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Orlando Magic: The Art of the Choke

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Orlando Magic: The Art of the Choke

If the infamous Sun Tzu has his "Art Of War", the Orlando Magic now have their "Art Of The Choke" after last night's epic Game Four letdown, on their home court.

Simply put, championship0caliber teams do not choke.

The Magic don't have to look very far to find out who is to blame for this loss. All they have to do is find the nearest mirror, look into it and the answer will be staring right back at them.

Entering half time of last night's game, the Magic were up by 12 points, with a score of 49-37. However, the score didn't do justice to how much the Magic were dominating the Lakers at that point of the game.

They easily could have been up 20 points, but they continuously made mistakes when they should have been padding their lead, whether it was turning the ball over in bad spots, fouling when there was no reason to, taking bad shots, or missing free throws.

All of that was the reason they were only up a dozen at the half.

The start of the third quarter was nothing short of atrocious for the Magic.

In a quarter where the Magic were outscored by a score of 30-14, they simply could not do anything right. They had the same amount of turnovers (five) as they did field goals. They shot a terrible 5-of-16 from the floor for the quarter.

Just like that, their 12-point halftime lead was now a four-point deficit.

In spite of all that, the Magic still had plenty of opportunities to win the ball game.

In the lat 6:30 of a close game, the Magic picked a terrible time to play their worst basketball of the entire season. What they did in this stretch made their third quarter effort look great.

In the final half of the fourth quarter, the Magic went a stunning 1-for-9 from the floor, for a total of four points. That single field goal was a three-pointer from Mickael Pietrus.

Still, despite that, the Magic were up by five points with 34 seconds left and had possession of the basketball.

You can't blow a lead like that, in that time frame, on your home court if you are serious about winning an NBA title. It just can't happen.

The story of the game was the Magic's free-throw shooting.

They missed 15 free throws for the game and shot a pathetic 59.5 percent from the stripe. One of their best free-throw shooters, Hedo Turkoglu, missed three of his last four foul shots.

Some may call that fatigue. I call it choking.

The biggest choke job of all, however, came from "Superman" himself.

With 11.1 seconds left on the game clock, Howard caught the ball near the basket and was immediately wrapped up by Kobe Bryant. Howard stepped to the line with his team up by three points. All he needed to do was knock down one of the two shots and make it a two-possession game.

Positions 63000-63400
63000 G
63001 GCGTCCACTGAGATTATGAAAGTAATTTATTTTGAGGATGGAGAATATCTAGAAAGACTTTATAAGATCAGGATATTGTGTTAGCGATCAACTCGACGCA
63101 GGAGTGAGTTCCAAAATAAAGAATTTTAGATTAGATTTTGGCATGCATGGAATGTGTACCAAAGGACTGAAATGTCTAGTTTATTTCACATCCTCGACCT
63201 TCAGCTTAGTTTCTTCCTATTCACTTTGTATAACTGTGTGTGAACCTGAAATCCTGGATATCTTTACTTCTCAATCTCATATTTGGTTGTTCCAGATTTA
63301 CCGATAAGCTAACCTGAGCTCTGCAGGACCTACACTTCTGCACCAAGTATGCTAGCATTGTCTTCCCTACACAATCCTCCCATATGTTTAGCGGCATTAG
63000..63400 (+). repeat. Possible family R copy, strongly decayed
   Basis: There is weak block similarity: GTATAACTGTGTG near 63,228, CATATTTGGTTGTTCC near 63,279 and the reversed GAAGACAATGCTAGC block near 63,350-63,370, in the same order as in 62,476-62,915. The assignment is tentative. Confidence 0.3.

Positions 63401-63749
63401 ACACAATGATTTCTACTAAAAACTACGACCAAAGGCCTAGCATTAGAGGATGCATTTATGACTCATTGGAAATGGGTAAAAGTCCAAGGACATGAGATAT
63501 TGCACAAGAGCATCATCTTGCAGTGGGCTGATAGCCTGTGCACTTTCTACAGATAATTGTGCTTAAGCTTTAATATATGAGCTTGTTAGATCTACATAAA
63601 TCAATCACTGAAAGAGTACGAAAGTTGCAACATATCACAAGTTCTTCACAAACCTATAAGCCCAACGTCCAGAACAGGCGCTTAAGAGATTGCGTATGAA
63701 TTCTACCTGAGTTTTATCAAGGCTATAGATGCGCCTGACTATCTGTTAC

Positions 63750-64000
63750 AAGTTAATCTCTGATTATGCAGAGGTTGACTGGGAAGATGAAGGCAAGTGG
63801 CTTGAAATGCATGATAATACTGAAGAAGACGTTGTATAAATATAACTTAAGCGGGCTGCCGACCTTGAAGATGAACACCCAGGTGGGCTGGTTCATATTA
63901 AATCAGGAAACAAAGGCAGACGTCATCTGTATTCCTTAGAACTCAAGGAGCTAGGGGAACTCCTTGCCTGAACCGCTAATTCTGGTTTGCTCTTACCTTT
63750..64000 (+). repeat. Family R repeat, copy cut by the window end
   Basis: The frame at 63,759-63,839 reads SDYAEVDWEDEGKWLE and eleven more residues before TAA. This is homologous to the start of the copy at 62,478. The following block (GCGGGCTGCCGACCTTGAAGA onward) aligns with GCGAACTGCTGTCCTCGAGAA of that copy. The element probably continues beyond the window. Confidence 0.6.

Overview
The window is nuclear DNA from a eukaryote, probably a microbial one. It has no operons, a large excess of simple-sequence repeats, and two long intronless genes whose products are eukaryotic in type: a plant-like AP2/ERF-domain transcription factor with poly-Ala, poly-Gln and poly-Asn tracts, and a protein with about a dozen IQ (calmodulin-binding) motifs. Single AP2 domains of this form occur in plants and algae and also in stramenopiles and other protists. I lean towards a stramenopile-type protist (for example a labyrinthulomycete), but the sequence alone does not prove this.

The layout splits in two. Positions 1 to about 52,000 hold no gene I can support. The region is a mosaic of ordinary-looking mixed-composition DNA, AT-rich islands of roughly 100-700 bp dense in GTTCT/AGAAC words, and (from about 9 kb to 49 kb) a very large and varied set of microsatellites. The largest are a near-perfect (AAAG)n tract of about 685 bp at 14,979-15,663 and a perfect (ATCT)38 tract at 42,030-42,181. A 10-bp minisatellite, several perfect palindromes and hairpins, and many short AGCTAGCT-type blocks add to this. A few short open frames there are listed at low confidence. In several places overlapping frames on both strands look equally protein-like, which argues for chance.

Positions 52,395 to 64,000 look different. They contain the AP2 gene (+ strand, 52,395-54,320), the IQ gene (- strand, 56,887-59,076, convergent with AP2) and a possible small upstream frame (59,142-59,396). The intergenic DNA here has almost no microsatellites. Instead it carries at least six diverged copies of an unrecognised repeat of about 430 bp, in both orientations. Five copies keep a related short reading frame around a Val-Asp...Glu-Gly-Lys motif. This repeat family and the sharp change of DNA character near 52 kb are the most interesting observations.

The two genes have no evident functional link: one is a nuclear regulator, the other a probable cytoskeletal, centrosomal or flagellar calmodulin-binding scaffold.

Clank. Clank.

If you are going to publicly call out your coach and teammates about getting more touches, when the game is on the line, on the biggest stage, you better put your money where your mouth is and come through for your team.

There is no debating that.

Even though Howard choked from the stripe, the Magic still were in a position to win the game.

The Lakers chose to inbound the ball from the length of the court.

Up by three points, the obvious thing would seem to be to foul immediately, putting the Lakers on the line for two foul shots.

I guess it wasn't obvious to Stan Van Gundy or the rest of the Magic coaching staff.

Van Gundy later said "The way we were shooting our free throws, we didn't want to get into a foul-shooting contest."

Way to show confidence in your team, Stan.

So, the Lakers inbounded the ball to Kobe Bryant. The Magic then decided to double team him some 70 feet away from the hoop for some reason. He then passed it out to Ariza, who immediately found a wide open Derek Fisher around the hash mark.

For some reason at this point, Jameer Nelson felt like "stopping the two-point basket", while Dwight Howard and Rashard Lewis protected the paint.

Maybe they didn't realize that a two-point hoop didn't beat or tie them.

So, Fisher, being the clutch player he is, decided to step into a great look from the three point line and proceeded to bury the game tying shot with 4.6 seconds left.

Simply put, awful execution all around by the Magic.

The Magic still had 4.6 seconds left to try to win the game. Again, they failed to execute.

With two timeouts left, Turkoglu couldn't get the pass in on their first attempt, so he rightfully called a timeout. In the huddle, Van Gundy told him they had one more timeout left and to take it if they couldn't get the ball to who they wanted too.

Well, Turkoglu must not have heard him when he said that, because he got the ball in to Pietrus, who threw up a brick.

In the end, the Magic were not able to over come their many mistakes. In overtime, the Lakers went on to outscore them 12-4.

The win put the Lakers up three games to one in the series. Now the Lakers have a stranglehold on the Magic, needing only one more victory to win their fifteenth title in franchise history.

Whether it was the Magic's seventeen turnovers compared to the Lakers' seven, Rashard Lewis only scoring six points on two of ten from the floor, Hedo missing three of his last four free throws, Howard folding like a house of cards under pressure, or any of the many other mistakes the Magic made, they just couldn't elevate their game to where they needed too.

Phil Jackson said it best in the post-game press conference:

"We've always said the character has got to be in the players if they are going to be great players. You just can't draft it."

The Lakers were great when they needed to be last night. The Magic simply were not.

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